Internet listing services (ILSs) remain vital marketing tools for property management. But with the proliferation of ILSs, the multifamily industry is increasingly focused on learning which ones bring the biggest bang for the buck.
While going dark has been entertained as a means of tracking leads, many view this as a draconian step with a genuine potential to backfire.
One alternative, according to Vice President of Product Management Chris Brown at Chicago’s Apartments.com, is, “assuming you can identify other sources as well as you can Apartments.com, [for example,] pull out the data from one of those sources, go back over time and try to identify where you’d be without that source. There’s an assumption if you didn’t have ILS 1 providing prospects, the same prospects would come from ILS 2. But with that assumption comes risk. If it’s not the case, you have prospects falling through the cracks.”
To help track leads, Apartments.com offers MyMedia, which captures all email leads the ILS generates and puts them into an easy-to-use Web-based interface, allowing properties to send e-mail to these prospects. “In a nice, clean format, it presents your rents, photos, floor plans, and also gives property managers a chance to tailor a message to that prospect,” Brown says.
Another observer convinced there are better lead-tracking strategies than going dark is Terry Slattery, president of Dallas-based For Rent Media Solutions. “There is more tracking available in this industry than property managers could ever digest,” he says. “It’s so transparent these days.”
As a multimedia solution, For Rent builds a custom dashboard for each client that tracks leads from print and Internet sources, video products and mobile products, and can also provide traffic via For Rent’s exclusive partnership with the Oodle network and the Facebook Marketplace, Slattery says.
ILSs realize they must manage expectations of clients, he continues. The reality is that not all leads are created equal, and when expectations are unrealistic, property managers may, regrettably, compare apples to oranges. Volumes of generic prospect traffic can be both manipulated and overstated, he adds.
For his part, Brown says he likes the idea of testing. “I think it’s good to have that mindset,” he says. “The challenge comes in making sure you have the right data, enough data, and the expertise to analyze the data.”
Slattery adds, “You don’t have to risk the portfolio’s financial stability by testing something that already has metrics in place to demonstrate what works and what doesn’t work.”
ILSs remain relevant
Like many in the property management field, Gary Redmond views ILSs as critical suppliers of prospective renters. “They are content aggregators,” says the assistant vice president of e-commerce with Englewood, Colo.-based Archstone, noting some 80 percent of those seeking apartments search online.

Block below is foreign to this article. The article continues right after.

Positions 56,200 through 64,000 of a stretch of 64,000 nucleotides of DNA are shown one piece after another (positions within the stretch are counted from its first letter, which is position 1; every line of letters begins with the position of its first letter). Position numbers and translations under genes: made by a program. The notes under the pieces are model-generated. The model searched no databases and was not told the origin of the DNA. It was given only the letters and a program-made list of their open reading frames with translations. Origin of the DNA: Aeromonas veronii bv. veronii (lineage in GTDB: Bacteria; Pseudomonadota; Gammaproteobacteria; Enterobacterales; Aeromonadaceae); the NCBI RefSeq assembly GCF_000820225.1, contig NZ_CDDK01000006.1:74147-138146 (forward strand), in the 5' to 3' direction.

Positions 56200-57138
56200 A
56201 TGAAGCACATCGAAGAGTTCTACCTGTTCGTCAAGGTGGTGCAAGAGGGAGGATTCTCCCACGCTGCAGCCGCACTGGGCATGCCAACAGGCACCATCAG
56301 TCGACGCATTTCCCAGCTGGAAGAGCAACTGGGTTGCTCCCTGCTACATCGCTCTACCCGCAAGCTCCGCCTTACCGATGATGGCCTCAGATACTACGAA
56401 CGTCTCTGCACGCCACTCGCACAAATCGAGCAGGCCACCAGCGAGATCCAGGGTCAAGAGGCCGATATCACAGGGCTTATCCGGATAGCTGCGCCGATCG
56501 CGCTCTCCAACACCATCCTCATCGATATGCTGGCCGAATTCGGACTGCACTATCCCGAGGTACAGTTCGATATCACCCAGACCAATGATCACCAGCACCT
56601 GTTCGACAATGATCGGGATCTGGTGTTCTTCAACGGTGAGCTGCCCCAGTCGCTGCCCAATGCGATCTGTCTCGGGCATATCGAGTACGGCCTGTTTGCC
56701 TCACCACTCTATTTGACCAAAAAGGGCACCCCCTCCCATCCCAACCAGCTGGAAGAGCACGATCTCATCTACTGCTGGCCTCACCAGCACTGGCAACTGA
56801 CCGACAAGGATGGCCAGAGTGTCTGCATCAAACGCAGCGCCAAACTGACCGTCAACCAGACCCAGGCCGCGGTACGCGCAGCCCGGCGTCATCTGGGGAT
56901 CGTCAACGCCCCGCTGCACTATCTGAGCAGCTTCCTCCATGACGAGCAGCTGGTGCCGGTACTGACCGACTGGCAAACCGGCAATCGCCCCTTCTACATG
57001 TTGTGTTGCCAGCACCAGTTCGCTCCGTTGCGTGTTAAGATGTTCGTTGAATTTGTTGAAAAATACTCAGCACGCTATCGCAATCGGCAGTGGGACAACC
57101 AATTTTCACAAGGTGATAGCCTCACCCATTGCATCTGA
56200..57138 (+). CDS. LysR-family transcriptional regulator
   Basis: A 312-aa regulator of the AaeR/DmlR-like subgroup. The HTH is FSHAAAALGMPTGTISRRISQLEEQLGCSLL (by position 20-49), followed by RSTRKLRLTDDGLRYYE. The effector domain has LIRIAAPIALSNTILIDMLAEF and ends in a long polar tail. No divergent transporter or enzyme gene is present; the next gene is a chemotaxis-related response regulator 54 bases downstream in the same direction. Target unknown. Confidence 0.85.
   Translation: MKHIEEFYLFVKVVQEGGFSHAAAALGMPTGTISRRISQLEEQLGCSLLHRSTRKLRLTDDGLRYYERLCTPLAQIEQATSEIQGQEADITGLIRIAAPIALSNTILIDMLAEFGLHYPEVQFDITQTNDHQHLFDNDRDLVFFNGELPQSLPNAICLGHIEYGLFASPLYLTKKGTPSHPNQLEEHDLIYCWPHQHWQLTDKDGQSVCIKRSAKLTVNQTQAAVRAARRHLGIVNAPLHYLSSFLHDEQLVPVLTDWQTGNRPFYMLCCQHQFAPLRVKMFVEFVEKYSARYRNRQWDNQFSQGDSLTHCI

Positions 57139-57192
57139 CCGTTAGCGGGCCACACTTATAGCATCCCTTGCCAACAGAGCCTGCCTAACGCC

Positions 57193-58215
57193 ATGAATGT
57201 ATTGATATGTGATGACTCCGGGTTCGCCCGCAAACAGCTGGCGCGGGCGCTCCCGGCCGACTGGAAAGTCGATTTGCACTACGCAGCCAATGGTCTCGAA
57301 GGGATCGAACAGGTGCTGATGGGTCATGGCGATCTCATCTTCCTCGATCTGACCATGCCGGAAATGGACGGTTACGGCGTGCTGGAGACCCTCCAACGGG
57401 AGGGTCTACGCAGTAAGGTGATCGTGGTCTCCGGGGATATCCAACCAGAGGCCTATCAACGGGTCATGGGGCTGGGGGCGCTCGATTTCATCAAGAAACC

“Those aggregators work very well [at] the top of the research funnel. [Prospects are] going to start their research with ILSs, informing their decisions by going to owners’ sites and rating sites to see what others are saying about the community. [ILSs] drive a significant percentage of the prospects who find us.”
As proof, he cites statistics showing 70 percent of all Archstone’s leads in 2010 were from Internet sources, and the majority of those were from the ILSs. Overall, more than 40 percent of Archstone’s leads last year came from ILSs.
As for lead tracking, Archstone has shifted away from taking ILSs’ reported leads at face value. Once the ILS connects the phone call, its part of the interaction is done, and it doesn’t see what happens downstream, he says.
Archstone uses a Level One call center, which has given the company enormous insight into the nature of the calls and the overall quality of phone leads, Redmond says. Among data gathered is percentages of calls generating guest cards in Archstone’s system, percentages of calls in which prospects provide personal information that allows Archstone to follow up and percentages of prospects following through by scheduling visits.
“Those are data points that allow us to see the quality of the phone traffic from each ILS and other providers,” Redmond says. “We do look all the way down to whether or not that source is generating leases. You look all the way down the funnel, and you get a sense of how much each source costs per lease.”
The competitive nature of the listing business continues to spawn innovation, says Steve Lefkovits, the Emeryville, Calif.-based executive producer of the Apartment Internet Marketing (AIM) conference. Five years ago, he says, ILSs tended to focus solely on listings. Today, many provide bundles of services designed to improve marketing performance and solidify their customers’ allegiance. Going forward, it’s likely that ILSs that now offer subscription-only services will evolve to provide cost-per-lead or cost-per-lease models as well.
“These will augment the subscription model, letting customers choose the model that they want to pay by,” Lefkovits says.
Also, rather than serving as stand-alone ad networks, ILSs are likely to begin arbitraging other ad networks, offering space on the networks as an option, he adds. “Going to advertise with a listing service will mean it handles all of your ad placements, or more of your ad placements across different venues, not just its own Web presence,” he says. “I think you’ll see ILSs become more like traditional advertising firms in the services they provide.”
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